The relationship between South Africa and Cuba – much like South Africa’s relationship with Palestine or Libya – is a romance of love, ideology and revolution.
When Nelson Mandela was interviewed in New York in 1990, shortly after his release from 27 years of imprisonment, he was asked about his and the African National Congress’s support for Fidel Castro, Yasser Arafat and Muammar Gaddafi, leaders viewed as “terrorists” by many in the West. Mandela was unequivocal in stating that these leaders not only gave moral and political support to the struggle against apartheid, but also provided the resources necessary to help overthrow the apartheid regime and to bring it to the negotiating table. To this end, he considered them to be friends of the South African liberation struggle.
The fact that these leaders were viewed as pariahs by prominent leaders in the United States did not deter Mandela’s position then – a risky undertaking at a time when South Africa was greatly dependent on development aid required to fulfil its democratic objectives. For many people active in the anti-apartheid struggle, Cuba represented an ideal society, one that a democratic South Africa could emulate; a model of socialism founded on the values of social justice and equity. Reflective of this ideal, South Africa’s democratic Constitution infused the values of both socialism and liberal democracy. Western-style liberal democracy has failed to truly advance the human-rights project, particularly in post-colonial societies, where powerful elites have often prevented the transition to meaningful, truly participatory democracies. Economic growth and the neoliberal myth of the trickle-down effect of wealth creation, has not translated into more egalitarian societies in many parts of the world.
Neoliberalism has failed to mend the social fissures created by decades of colonialism, systemic racism and sexism, notwithstanding its high-sounding phrases about equality. As noted in Oxfam’s most recent report “An Economy for the 1%”, in 2015, 62 individuals possessed the same wealth as 3.6 billion people combined. The wealth of these individuals increased by 44% since 2010, while the wealth of the bottom half of humanity declined by 41% over the same period.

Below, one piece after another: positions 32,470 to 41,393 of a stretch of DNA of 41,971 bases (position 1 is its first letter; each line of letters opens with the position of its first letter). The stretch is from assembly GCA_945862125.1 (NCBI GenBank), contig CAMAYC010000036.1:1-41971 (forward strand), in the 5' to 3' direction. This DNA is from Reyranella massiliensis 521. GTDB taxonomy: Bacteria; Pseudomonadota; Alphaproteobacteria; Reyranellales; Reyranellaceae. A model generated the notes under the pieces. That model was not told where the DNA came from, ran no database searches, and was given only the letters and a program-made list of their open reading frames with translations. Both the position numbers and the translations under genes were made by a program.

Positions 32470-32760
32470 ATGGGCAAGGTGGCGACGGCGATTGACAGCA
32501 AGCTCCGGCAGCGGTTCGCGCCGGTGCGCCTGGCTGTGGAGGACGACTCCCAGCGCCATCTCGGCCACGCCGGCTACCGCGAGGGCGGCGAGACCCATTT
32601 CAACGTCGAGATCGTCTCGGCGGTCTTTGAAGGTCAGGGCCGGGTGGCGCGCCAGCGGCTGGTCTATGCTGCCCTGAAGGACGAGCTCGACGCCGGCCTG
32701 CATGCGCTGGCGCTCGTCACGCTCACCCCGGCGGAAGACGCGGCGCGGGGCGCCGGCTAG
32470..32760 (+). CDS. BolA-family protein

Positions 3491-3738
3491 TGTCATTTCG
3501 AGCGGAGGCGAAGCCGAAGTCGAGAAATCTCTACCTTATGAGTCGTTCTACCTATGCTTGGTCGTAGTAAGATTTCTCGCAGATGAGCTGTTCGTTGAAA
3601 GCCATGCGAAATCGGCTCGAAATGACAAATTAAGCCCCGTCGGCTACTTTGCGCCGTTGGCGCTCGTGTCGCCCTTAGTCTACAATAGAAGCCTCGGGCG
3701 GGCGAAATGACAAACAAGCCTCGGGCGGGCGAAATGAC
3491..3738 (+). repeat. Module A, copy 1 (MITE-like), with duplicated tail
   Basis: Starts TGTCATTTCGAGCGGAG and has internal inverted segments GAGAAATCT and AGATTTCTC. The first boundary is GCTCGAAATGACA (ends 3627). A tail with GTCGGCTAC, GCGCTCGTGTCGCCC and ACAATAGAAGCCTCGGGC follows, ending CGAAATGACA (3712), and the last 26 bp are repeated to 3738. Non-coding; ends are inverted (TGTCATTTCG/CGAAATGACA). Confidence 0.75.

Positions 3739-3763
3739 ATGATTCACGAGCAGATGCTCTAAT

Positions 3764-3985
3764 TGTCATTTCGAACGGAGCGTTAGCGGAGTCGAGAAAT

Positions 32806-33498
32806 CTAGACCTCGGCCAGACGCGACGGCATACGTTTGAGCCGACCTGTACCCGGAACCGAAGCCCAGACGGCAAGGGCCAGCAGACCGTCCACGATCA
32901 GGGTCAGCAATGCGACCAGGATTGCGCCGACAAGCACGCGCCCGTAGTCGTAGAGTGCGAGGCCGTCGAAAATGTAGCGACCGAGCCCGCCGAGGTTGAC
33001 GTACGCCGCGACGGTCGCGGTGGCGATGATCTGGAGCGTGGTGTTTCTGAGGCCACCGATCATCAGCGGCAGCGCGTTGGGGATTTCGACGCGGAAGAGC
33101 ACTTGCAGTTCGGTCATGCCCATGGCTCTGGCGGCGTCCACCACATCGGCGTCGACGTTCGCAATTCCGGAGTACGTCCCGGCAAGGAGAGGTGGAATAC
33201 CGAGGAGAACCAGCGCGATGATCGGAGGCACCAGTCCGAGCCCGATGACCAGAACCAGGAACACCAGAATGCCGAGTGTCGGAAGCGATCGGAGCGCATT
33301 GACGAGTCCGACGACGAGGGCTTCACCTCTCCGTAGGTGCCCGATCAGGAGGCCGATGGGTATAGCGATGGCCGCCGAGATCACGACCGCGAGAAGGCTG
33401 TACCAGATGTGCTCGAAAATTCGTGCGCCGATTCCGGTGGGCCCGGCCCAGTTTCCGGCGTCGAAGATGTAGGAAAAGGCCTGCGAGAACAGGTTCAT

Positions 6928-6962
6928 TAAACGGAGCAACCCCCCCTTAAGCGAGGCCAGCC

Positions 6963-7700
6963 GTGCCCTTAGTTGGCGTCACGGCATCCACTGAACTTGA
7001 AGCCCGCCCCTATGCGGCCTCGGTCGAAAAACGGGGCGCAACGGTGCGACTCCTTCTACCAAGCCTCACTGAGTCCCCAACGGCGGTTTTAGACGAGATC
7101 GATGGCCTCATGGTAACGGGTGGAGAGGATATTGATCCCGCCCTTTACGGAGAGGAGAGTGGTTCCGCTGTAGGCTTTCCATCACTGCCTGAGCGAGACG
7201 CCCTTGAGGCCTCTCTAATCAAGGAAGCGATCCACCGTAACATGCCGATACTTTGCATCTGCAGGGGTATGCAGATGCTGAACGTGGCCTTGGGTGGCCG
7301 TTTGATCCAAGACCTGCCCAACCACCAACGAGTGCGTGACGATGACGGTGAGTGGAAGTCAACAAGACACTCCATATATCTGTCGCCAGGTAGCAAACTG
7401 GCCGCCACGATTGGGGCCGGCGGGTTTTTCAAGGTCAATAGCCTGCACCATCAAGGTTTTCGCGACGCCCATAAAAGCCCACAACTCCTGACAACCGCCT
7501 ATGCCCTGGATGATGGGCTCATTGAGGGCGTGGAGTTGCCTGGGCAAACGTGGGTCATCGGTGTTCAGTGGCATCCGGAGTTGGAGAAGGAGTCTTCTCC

Countries with high-income inequality also display larger inequalities between men and women in terms of health, education, labour market participation and representation in institutions of governance. According to Oxfam, the disparities are largely a result of tax avoidance by owners of capital, coupled with governments reducing taxes on capital gains. It appears that the owners of capital have disproportionately benefited from a model of democracy that is sold as a template, to improve the lives of all who participate in it, rather than just an elite few.
As a product of a post-apartheid, democratic South Africa that is highly unequal, a recent trip I took to Cuba presented an opportunity to experience the nirvana of this socialist nation before it changes too much following improvements in United States-Cuba relations. It was at Nelson Mandela’s funeral in Johannesburg in 2013, that the historic handshake between Presidents Barack Obama and Raúl Castro sparked the renewal of the diplomatic détente between the two countries that culminated in Obama’s visit to Cuba in March this year.
Cuba provided military support to the armed wing of the ANC during apartheid. Its decisive role in the battle of Cuito Cuanavale in southern Angola in 1987 turned the tide of the freedom wars in that country and the then South West Africa. This leading to the liberation of Angola by the Movimento Popular de Libertação de Angola (MPLA), and the independence of Namibia from South African rule, a few years later. The liberation of Angola and Namibia, in turn, led to increased pressure on the South African government to negotiate an end to apartheid.
In addition to the role its soldiers played in resisting apartheid, Cuba continues to play a significant role in the development of post-apartheid South Africa. Globally renowned for its primary healthcare methods of disease prevention, Cuba has assisted in the training of South African medical students since 1995. More recently, as pressure mounts on the South African government to implement its National Health Insurance, more medical students are being trained in Cuba to ensure that South Africa’s health demands are effectively met.